The earliest documentation of anesthetic care given to a patient by a nurse was the work done by Sister Mary Bernard in 1887. She was a catholic nun who worked at the St. Vincent hospital in Erie Pennsylvania,(Thatcher,1952,p 12). The nurse anesthetists of that time were trained by physicians at first, but as time went on the nurses took a more active role in the study and research of anesthetics and eventually surpassed their teachers in the field of anesthesiology. This advance led to role reversal, where the teacher became the student and the student became the teacher. By 1909 the first formal educational program designed for nurse anesthetists was started at St. Vincents Hospital in Portland Oregon,(Evans,1995,p 3). Upon graduation from the school, the nurse anesthetists were placed in all sorts of settings. Most impressive were the teaching positions held by nurses in the medical schools of that time. They became the primary instructors of anesthetic to medical students. The nurse anesthetist also held positions in the battlefields. During World War One, the American nurse anesthetist was the primary health giver to troops in the European theaters of combat. While at war the American nurses influenced other foreign nurses and that led to the spread of nurse anesthetists throughout the world. With the wars came a sharp increase in the demand of anesthetists, and this in turn increased the number of institutions needed for training and broadened the criteria for educating the nurses. By the end of war it was evident that the nurse anesthetist was an invaluable profession that had established itself as one of the most important of all in medicine. With all of this growth and evolution it became necessary that the profession of nurse anesthetists needed to have some structure and governance. On June 17, 1931 the American Association of Nurse Anesthetists CRNA 4 (AANA), wasformed and held its first meeting. From that point on the nurse anesthetist had a new name, they were also known as Certified Registered Nurse Anesthetist, (CRNA).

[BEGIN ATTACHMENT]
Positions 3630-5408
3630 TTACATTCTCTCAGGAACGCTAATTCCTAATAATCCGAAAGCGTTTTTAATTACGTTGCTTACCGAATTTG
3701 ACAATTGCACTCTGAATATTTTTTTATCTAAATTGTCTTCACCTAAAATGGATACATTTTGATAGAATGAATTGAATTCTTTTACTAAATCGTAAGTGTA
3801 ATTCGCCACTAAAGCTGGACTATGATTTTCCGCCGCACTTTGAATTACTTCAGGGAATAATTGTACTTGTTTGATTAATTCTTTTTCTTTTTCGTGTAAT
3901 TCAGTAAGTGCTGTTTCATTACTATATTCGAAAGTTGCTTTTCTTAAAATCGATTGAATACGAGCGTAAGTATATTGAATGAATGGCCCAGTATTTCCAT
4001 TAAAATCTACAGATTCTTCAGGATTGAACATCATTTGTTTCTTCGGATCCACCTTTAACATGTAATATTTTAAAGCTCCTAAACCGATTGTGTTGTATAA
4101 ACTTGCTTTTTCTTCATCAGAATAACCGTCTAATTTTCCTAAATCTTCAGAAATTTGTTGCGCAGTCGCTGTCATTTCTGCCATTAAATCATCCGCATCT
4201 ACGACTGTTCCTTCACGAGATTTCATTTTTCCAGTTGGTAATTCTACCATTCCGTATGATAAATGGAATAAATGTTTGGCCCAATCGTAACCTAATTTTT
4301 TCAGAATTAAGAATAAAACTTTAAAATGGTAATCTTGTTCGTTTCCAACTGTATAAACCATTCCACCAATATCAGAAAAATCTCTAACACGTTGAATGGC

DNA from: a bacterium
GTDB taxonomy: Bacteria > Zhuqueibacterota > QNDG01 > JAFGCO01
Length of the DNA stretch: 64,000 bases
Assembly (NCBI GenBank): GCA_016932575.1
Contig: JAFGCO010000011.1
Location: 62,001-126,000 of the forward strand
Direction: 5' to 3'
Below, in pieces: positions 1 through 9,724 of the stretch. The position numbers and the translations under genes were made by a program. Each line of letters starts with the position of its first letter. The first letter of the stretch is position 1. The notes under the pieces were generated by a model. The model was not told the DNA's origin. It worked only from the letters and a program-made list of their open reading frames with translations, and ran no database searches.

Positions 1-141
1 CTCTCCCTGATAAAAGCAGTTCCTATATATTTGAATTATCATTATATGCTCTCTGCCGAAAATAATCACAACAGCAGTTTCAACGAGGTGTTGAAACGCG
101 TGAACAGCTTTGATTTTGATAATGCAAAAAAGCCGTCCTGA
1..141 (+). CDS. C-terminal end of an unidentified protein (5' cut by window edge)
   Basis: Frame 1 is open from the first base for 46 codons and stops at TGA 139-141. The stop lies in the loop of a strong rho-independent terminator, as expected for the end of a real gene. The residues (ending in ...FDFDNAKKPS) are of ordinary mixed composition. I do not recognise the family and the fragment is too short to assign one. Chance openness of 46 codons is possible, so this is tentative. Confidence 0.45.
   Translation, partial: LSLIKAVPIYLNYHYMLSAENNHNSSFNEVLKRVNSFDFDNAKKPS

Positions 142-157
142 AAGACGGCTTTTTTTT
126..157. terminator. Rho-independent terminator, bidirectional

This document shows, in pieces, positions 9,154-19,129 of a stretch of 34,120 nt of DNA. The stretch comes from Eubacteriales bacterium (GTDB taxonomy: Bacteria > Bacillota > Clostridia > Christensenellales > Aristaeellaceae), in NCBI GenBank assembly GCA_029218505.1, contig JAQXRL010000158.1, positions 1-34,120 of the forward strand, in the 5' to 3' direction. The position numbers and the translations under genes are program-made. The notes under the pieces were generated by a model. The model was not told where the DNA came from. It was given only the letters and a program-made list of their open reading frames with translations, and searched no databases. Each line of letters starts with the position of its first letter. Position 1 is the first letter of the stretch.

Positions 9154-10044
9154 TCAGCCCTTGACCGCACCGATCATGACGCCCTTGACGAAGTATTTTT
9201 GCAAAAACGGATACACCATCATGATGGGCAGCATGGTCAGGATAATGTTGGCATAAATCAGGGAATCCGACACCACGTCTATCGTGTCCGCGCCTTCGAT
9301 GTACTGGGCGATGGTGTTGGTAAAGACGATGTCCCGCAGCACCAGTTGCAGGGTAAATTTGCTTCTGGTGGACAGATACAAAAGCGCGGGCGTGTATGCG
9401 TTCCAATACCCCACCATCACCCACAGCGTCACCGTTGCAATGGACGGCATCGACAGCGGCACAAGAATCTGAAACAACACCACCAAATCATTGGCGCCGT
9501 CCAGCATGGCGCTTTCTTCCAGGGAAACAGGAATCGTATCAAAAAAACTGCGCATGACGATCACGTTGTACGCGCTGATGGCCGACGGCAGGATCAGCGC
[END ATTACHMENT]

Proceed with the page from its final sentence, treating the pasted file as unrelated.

Up until World War Two, anesthesia was considered a nursing specialty. This fact was credited in 1942 when the ratio of CRNA’s to anesthesiologists(M.D.) was seventeen to one. Those statistics stayed relatively the same until the sixties,(Evans,1995,p 3).
The construction of criteria and guidelines for CRNA programs has been the responsibility of the AANA and government organizations. Together they also created the criteria that was necessary for schools to follow to keep their accreditation and licensure of practicing anesthetists,(AANA,1998,p 3).